The real issue

“While household debt has grown significantly, there does not seem to be any indication that it has yet become a risk to financial and overall macroeconomic stability.” — Economists Justin Carter, Winston Moore and Mahalia Jackman (2012)

On April 5, 2013 this newspaper featured an interesting article on its back page with the catchy title, “Deep Debt”. The authors of the paper (Is the Magnitude of Household Debt in Barbados a Problem?), which was the subject of the story rightly concluded that the level of household debt in Barbados is not a threat to financial or macroeconomic stability.

Though household debt in Barbados grew from $500 million in 1990 to $4.5 billion at the end of 2010, it is important to consider the context of that growth. If one reflects on the scale of domestic economic expansion (the economy more than doubled in size) during that period as well as the precipitous decline in unemployment, the rise in real income and the development of the local mortgage market, the $ 4.5 billion debt figure is not at all alarming.

As a matter of fact, it is indicative of a higher standard of living, especially when you consider that mortgage debt as a share of total household debt notably increased over the period as the housing stock improved and homeownership grew. More Bajans obtained a prized piece of the Rock; even as property prices advanced on account of the new effective demand for real estate. The introduction of 100 per cent mortgages and declining interest rates were major catalysts.

The truth is, Barbadian households are not in “deep debt” as the newspaper headline suggested. Two important findings of economists Carter, Moore and Jackman were (i) the size of household debt in Barbados as a percentage of GDP, a crude measure, is just below 60 per cent; and (ii) household debt net of savings was only about $1.5 billion in 2010.

The size of household debt in Barbados is favourably comparable to countries like Finland (54 per cent) and Germany (64 per cent), and much lower than in Ireland (121 per cent), the United States (99 per cent) and Spain (89 per cent).

What’s the significance of this comparison? Unlike Ireland, the United States and Spain to a lesser extent, Finland and Germany did not experience a 2007-08 financial crisis triggered by a collapsed housing market and the implosion of a debt binge. To support the point, the above mentioned economists quoted a recent IMF study that “showed that housing busts and recessions preceded by larger run-ups in household debt tend to be more severe and protracted”. That has not been and is not the case in Barbados. In terms of debt burden, Barbadian households are far better off than their government.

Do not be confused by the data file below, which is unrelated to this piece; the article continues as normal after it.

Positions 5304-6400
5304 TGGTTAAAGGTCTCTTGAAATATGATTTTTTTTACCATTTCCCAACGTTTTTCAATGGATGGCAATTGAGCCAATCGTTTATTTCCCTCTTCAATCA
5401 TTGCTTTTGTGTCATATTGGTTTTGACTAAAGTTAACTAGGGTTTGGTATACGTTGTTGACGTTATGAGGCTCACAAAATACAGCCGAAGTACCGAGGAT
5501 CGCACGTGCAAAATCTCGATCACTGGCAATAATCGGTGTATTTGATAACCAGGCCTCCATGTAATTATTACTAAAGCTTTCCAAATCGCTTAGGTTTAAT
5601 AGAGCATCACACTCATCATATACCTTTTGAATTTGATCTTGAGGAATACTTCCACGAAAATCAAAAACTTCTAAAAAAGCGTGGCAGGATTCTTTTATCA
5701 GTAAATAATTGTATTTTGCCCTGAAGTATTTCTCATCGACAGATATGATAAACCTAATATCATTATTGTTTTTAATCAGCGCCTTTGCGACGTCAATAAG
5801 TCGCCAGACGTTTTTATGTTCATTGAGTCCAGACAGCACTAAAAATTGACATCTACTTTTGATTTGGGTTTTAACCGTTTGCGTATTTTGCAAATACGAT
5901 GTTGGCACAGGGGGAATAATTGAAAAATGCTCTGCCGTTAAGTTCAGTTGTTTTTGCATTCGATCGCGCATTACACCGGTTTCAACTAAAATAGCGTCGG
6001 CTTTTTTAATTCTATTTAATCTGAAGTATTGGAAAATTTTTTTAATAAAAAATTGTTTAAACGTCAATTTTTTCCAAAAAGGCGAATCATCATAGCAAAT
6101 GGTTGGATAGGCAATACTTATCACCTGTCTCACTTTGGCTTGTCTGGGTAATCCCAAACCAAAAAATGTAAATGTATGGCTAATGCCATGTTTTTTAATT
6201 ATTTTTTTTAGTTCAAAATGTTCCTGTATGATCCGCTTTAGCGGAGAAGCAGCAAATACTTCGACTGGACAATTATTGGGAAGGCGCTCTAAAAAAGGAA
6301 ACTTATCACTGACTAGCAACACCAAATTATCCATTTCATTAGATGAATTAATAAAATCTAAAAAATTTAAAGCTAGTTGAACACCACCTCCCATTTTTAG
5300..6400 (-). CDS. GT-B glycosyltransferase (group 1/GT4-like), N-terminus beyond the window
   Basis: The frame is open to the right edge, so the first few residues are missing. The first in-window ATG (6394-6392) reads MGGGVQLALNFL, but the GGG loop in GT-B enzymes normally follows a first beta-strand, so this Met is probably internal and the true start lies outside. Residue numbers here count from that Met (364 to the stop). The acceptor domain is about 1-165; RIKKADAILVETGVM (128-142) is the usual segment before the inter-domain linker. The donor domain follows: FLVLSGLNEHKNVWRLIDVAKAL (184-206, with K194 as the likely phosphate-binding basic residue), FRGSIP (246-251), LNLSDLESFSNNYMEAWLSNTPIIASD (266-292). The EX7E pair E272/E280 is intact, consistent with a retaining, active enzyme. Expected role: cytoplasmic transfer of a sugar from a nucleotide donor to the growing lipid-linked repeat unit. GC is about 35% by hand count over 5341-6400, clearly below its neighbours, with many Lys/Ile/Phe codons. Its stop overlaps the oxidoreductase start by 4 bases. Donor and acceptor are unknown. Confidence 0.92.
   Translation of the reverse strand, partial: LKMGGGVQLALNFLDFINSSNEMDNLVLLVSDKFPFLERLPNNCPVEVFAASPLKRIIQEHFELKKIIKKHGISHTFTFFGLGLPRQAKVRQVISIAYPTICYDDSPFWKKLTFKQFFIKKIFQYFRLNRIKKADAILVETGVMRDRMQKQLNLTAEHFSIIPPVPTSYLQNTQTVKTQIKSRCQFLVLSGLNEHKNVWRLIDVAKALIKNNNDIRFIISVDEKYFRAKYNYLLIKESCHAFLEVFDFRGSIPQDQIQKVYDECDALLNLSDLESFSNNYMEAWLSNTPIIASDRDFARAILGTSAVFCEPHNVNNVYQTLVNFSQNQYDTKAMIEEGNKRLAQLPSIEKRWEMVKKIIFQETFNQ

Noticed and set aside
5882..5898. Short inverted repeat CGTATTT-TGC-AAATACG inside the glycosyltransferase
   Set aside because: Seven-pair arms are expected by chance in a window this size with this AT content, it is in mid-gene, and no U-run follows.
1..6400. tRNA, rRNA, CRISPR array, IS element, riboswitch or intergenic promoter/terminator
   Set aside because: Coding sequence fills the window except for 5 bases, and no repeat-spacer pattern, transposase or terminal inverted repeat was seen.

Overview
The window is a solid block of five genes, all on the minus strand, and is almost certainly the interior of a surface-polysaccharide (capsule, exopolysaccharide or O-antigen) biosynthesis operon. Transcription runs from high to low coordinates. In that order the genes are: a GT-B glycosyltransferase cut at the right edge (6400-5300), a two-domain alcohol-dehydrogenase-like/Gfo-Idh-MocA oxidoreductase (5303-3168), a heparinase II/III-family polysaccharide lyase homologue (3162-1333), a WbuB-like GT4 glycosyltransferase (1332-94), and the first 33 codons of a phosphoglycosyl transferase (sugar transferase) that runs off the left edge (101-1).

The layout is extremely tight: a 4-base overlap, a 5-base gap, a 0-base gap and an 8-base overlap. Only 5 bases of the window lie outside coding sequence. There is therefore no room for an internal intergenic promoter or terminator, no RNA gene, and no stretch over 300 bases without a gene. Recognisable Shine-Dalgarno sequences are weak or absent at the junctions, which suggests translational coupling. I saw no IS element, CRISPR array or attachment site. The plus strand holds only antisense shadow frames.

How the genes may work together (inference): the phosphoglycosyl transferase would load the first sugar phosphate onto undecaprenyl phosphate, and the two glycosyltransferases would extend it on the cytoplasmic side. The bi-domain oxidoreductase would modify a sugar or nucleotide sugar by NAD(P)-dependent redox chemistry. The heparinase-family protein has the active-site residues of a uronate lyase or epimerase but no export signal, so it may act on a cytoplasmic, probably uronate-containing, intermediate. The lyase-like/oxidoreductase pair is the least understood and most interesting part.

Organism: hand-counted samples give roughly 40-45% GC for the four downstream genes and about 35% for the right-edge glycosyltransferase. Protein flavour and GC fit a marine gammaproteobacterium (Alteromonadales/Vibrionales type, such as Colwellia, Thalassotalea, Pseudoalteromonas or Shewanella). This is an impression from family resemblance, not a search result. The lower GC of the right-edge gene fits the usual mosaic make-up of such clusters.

Moreover, average household debt in Barbados, which stood at $53,000, is significantly lower than average household debt in Canada which was CAN $114,400 in 2009 and growing. At that time, household debt in Canada stood at 150 per cent of disposable income. That means that for every dollar of disposable income, the average Canadian household had $ 1.50 CAD in debt.

You should be aware that Canada did not experience a financial crisis in 2007-08 and was relatively unscathed from the American-European financial crisis; suffering only a milder, shorter recession in 2008-09.

In March this year, Statistics Canada reported that the average Canadian household owes a record $1.64 for every dollar of after-tax income. Household debt in Canada is now a little lower than where US household debt was before the 2007-08 financial crisis, a fact that has attracted the attention of policy makers here in Canada.

Canada’s policy makers are seeking to prevent the prospect of financial instability brought on by: a plausible crash of the red hot housing market and/or widespread default on personal debt when the Bank of Canada begins to raise its overnight rate target from the one per cent low.

Canadians take on personal debt to purchase a new home, buy goods and services or invest in education but like Barbados the majority of the debt is mortgage debt.

On four occasions since 2009, Canada’s Finance Minister has tightened mortgage rules in an effort to curb household debt. Under Canada’s federal rules, mortgages for which the downpayment is less than 20 per cent of the purchase price must be insured against default. Since the vast majority of mortgage insurance is guaranteed by the federal government, the Feds have been able to act.

The government has gradually lowered the maximum insurable amortisation period from 40 years to 25, lowered the loan-to-value ratios that determine what can be borrowed by refinancing homes, and reduced the minimum downpayment. These policy interventions have begun to bear fruit. The housing market is showing signs of cooling and the growth of household debt has moderated.

In Barbados, the real threat to Barbadians’ standard of living isn’t household debt; the real threat is declining real household income. The spectre of rising interest rates is a secondary threat. Average household disposable income in Barbados has declined since 2009 due to rising unemployment, shorter work weeks in some industries, an implicit wage freeze, higher taxation and the steep rise in consumer prices during that period.

No one can deny that Barbadian households and businesses alike have begun to feel the pinch from declining household real income. Domestic interest rates are likely to trend upward in the medium term as government debt continues to balloon and international interest rates, which are currently at record lows, inevitably rise.

The number one policy objectives right now must be sustainable economic growth and public sector deleveraging, household debt is nothing more than a side issue.

* Carlos R. Forte is a Commonwealth Scholar and Barbadian economist with local and international experience.

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